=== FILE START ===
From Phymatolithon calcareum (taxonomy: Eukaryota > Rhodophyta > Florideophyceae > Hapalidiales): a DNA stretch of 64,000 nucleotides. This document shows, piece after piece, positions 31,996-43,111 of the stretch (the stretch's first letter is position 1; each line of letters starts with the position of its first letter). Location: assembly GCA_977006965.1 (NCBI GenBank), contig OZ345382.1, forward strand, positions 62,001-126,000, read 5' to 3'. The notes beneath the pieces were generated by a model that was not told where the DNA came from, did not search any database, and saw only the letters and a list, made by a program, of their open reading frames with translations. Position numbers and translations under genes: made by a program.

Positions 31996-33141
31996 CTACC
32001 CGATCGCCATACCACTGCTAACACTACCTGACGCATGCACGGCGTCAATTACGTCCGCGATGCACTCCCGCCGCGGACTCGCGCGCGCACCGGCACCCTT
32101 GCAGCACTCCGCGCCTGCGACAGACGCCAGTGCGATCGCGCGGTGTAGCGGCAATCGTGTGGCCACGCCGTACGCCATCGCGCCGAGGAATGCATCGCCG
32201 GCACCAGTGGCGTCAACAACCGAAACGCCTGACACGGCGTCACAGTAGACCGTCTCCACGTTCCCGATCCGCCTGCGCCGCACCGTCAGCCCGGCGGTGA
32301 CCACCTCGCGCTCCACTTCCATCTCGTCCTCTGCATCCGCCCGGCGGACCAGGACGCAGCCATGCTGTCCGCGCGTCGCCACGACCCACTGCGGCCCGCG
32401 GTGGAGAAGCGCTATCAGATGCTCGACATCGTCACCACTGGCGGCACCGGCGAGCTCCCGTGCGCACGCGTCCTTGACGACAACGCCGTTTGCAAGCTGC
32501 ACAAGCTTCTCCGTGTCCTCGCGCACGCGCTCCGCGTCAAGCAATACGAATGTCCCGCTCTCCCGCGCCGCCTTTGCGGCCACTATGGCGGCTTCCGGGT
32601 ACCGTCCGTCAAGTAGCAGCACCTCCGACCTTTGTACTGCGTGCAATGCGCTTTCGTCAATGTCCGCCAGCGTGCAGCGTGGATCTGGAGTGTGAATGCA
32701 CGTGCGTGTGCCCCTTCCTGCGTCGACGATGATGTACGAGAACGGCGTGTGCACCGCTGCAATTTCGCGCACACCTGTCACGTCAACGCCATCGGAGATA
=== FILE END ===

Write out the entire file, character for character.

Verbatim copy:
From Phymatolithon calcareum (taxonomy: Eukaryota > Rhodophyta > Florideophyceae > Hapalidiales): a DNA stretch of 64,000 nucleotides. This document shows, piece after piece, positions 31,996-43,111 of the stretch (the stretch's first letter is position 1; each line of letters starts with the position of its first letter). Location: assembly GCA_977006965.1 (NCBI GenBank), contig OZ345382.1, forward strand, positions 62,001-126,000, read 5' to 3'. The notes beneath the pieces were generated by a model that was not told where the DNA came from, did not search any database, and saw only the letters and a list, made by a program, of their open reading frames with translations. Position numbers and translations under genes: made by a program.

Positions 31996-33141
31996 CTACC
32001 CGATCGCCATACCACTGCTAACACTACCTGACGCATGCACGGCGTCAATTACGTCCGCGATGCACTCCCGCCGCGGACTCGCGCGCGCACCGGCACCCTT
32101 GCAGCACTCCGCGCCTGCGACAGACGCCAGTGCGATCGCGCGGTGTAGCGGCAATCGTGTGGCCACGCCGTACGCCATCGCGCCGAGGAATGCATCGCCG
32201 GCACCAGTGGCGTCAACAACCGAAACGCCTGACACGGCGTCACAGTAGACCGTCTCCACGTTCCCGATCCGCCTGCGCCGCACCGTCAGCCCGGCGGTGA
32301 CCACCTCGCGCTCCACTTCCATCTCGTCCTCTGCATCCGCCCGGCGGACCAGGACGCAGCCATGCTGTCCGCGCGTCGCCACGACCCACTGCGGCCCGCG
32401 GTGGAGAAGCGCTATCAGATGCTCGACATCGTCACCACTGGCGGCACCGGCGAGCTCCCGTGCGCACGCGTCCTTGACGACAACGCCGTTTGCAAGCTGC
32501 ACAAGCTTCTCCGTGTCCTCGCGCACGCGCTCCGCGTCAAGCAATACGAATGTCCCGCTCTCCCGCGCCGCCTTTGCGGCCACTATGGCGGCTTCCGGGT
32601 ACCGTCCGTCAAGTAGCAGCACCTCCGACCTTTGTACTGCGTGCAATGCGCTTTCGTCAATGTCCGCCAGCGTGCAGCGTGGATCTGGAGTGTGAATGCA
32701 CGTGCGTGTGCCCCTTCCTGCGTCGACGATGATGTACGAGAACGGCGTGTGCACCGCTGCAATTTCGCGCACACCTGTCACGTCAACGCCATCGGAGATA